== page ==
Delta Air LInes is now a huge enterprise in a difficult business. One thing I must say about them, is their technology has gotten better and better. I use their website, electronic boarding passes, get flight updates on my mobile phone, etc. This is fabulous!
Yet, like many companies, Delta has taken technology too far. They pepper me with surveys. I typically ignore them, but last week decided to respond. Why? On my flight from Dallas to Atlanta on Thursday (July 18th) an utterly charming flight attendant was posted in the First Class cabin. Darn, I wish I knew her name because I’d put it here. She was on flight 8778.
Somewhat enthused that I could give Delta some great feedback, I opened the survey. What did they ask me about? Every damn irrelevant input you can think of. They were basically asking me to serve as an auditor for their procedures, asking if a given employee (person in the role) thanked them for their business. Who cares? How many robotic thank you utterances am I to recall?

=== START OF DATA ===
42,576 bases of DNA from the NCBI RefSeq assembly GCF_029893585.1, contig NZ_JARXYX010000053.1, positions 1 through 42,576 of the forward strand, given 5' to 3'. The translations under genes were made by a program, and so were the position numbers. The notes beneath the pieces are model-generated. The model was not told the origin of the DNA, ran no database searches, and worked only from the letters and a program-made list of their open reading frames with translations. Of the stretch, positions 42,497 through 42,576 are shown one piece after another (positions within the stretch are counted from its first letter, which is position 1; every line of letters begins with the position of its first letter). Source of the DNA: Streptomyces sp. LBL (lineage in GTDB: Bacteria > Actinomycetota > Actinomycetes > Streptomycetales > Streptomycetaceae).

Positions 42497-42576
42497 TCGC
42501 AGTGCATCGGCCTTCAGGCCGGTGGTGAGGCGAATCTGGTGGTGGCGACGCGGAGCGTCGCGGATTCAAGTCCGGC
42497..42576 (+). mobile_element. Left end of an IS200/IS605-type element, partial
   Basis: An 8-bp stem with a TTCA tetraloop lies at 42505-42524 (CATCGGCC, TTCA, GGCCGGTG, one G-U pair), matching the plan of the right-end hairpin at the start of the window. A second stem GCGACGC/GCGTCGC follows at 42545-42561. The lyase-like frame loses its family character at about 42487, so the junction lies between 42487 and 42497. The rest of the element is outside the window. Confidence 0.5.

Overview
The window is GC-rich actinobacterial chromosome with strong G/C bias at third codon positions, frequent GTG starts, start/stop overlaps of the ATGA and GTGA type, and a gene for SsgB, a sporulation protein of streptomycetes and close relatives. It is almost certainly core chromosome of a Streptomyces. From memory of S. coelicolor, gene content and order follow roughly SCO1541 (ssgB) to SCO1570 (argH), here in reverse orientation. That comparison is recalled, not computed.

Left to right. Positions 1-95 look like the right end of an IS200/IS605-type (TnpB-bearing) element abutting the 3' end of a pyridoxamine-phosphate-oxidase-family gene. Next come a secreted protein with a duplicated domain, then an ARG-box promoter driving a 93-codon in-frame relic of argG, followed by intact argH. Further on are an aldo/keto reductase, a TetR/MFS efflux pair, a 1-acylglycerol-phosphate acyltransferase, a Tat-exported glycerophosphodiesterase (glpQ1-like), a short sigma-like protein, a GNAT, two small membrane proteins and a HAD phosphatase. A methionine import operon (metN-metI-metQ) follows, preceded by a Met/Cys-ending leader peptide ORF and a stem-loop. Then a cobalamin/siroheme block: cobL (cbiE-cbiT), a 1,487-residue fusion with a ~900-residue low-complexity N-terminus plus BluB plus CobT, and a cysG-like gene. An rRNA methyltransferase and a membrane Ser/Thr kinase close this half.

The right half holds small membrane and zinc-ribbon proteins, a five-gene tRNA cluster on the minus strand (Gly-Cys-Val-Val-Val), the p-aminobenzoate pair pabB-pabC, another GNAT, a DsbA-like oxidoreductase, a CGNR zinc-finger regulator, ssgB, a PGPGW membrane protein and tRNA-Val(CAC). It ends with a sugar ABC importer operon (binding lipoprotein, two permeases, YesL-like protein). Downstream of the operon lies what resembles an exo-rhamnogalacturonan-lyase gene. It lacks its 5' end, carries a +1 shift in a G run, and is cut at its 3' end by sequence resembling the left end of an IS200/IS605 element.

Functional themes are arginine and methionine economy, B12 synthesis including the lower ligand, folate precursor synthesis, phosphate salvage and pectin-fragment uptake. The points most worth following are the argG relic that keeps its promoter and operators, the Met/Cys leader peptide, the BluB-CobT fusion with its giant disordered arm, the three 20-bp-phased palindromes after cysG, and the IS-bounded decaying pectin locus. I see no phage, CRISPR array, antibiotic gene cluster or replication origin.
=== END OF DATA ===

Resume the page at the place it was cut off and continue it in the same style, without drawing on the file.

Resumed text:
The people at Delta are not dumb. They have, however, succumbed to a common decision trap. They decide (unconsciously most likely) to focus on inputs instead of outcomes. When the results are not good, what do most do? More training! On what? You guessed it-the inputs.
Delta, your aiming at the wrong target. The great news is, so are most of your competitors. It won’t be that tough to stand out.